Gugadja

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The Gugadja, also written Kukatja, are an indigenous Australian people of Western Australia.

Country

The Gugadja's traditional lands were, according to Norman Tindale,[a] roughly 11,900 square miles (31,000 km2), centering around Lake Gregory, and running east as far as Balgo. The northern frontier lay about Billiluna, and the waters at Ngaimangaima, a boundary marker between their northern neighbours the Dyaru, ansd the Ngardi to their east. They were present westerwards on the Canning Stock Route, from Koninara (Godfrey Tank) to Marawuru (Well 40). On their western borders were the Nangatara, with whom they had a hostile relationship.[2]

Ethnographic studies

Sylvie Poirier has written a monograph dedicated to the analysis of dreams (kapukurri) in Gugadja culture.[3] Many Gugadja now live in the Mulan community

Alternative names

  • Bedengo. ('rock hole people', suggesting their shiftlessness)
  • Bidong, Bidungo
  • Bunara, Boonara
  • Gogada
  • Gogadja, Gugudja
  • Gogoda, Gugadja
  • Ilbaridja
  • Julbaritja (fromjulbari (south).)
  • Julbre
  • Kokatja
  • Kukuruba.(of Ngalia tribe)
  • Manggai (southern toponym, a watering place)
  • Nambulatji
  • Panara. (grass seed harvesters)
  • Pardoo. (of western Gugadja bands)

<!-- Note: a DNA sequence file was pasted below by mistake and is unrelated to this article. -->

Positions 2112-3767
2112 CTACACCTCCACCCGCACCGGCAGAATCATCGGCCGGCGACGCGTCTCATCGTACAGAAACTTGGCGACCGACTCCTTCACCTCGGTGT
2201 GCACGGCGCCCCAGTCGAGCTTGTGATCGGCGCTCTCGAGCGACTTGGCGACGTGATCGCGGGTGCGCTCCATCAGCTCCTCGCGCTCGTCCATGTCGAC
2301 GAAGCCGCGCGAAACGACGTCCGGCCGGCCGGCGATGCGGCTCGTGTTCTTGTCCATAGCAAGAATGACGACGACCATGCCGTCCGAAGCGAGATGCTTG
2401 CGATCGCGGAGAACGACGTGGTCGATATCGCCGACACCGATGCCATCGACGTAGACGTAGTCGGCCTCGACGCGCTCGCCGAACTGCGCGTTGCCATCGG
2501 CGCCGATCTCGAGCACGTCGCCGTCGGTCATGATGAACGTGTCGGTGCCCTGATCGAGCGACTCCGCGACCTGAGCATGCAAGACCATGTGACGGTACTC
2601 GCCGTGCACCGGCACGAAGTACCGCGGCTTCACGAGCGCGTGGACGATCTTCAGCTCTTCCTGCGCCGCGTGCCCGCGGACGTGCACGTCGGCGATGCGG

• Peedona, Peedong, Pidung, Pidunga
  • Wanaeka
  • Wangatjunga, Wangatunga, Wangkatunga, Wangkadjungga, Wankutjunga
  • Wangkatjunga.(southern Gugadja bands)
  • Wangu

Source: Tindale 1974, pp. 245–246

Notes

  1. ^ Tindale's estimates particularly for the peoples of the Western desert are not considered to be accurate.[1]

Citations

  1. ^ Tonkinson 1989, p. 101.
  2. ^ Tindale 1974, p. 245.
  3. ^ Poirier 2005.

Sources

  • "AIATSIS map of Indigenous Australia". AIATSIS.
  • McGregor, William B. (1999). "Kukatja Ethno-Physiology and Medicine: A Review Article". Anthropos. 4 (1/3): 224–228. JSTOR 40465706.
  • Peile, Anthony Rex (1996). "Kukatja Botanical Terms and Concepts". In McGregor, William B. Studies in Kimberley Languages in Honour of Howard Coate. München: Lincom Europa. pp. 71–115.
  • Peile, Anthony Rex (1997). Bindon, Peter, ed. Body and Soul. An Aboriginal View. Hesperian Press. ISBN 978-0-859-05233-7.
  • Poirier, Sylvie (2005). A World of Relationships: Itineraries, Dreams, and Events in the Australian Western Desert. University of Toronto Press. ISBN 978-0-802-08414-9.
  • "Tindale Tribal Boundaries" (PDF). Department of Aboriginal Affairs, Western Australia. September 2016.
  • Tindale, Norman Barnett (1974). "Kokatja (WA)". Aboriginal Tribes of Australia: Their Terrain, Environmental Controls, Distribution, Limits, and Proper Names. Australian National University. ISBN 978-0-708-10741-6.
  • Tonkinson, Robert (1989). "Local Organisation and Land Tenure in the Karlamilyi (Rudall River) Region" (PDF). In Western Desert Working Group. The significance of the Karlamilyi Region to the Martujarra people of the Western Desert. Perth: Department of Conservation and Land Management. pp. 99–259.
  • Valiquette, Hilaire (1993). A Basic Kukatja to English Dictionary [Kukatja/English]. Luurnpa Catholic School. ISBN 978-0-646-12453-7.
  • Worms, Ernest A. (January–June 1950). "Feuer und Feuerzeuge in Sage und Brauch der Nordwest-Australier". Anthropos. 45 (1/3): 145–164. JSTOR 40450834.
  • Worms, Ernest A. (May–August 1952). "Djamar and His Relation to Other Culture Heroes". Anthropos. 47 (1/3): 539–560. JSTOR 40449676.
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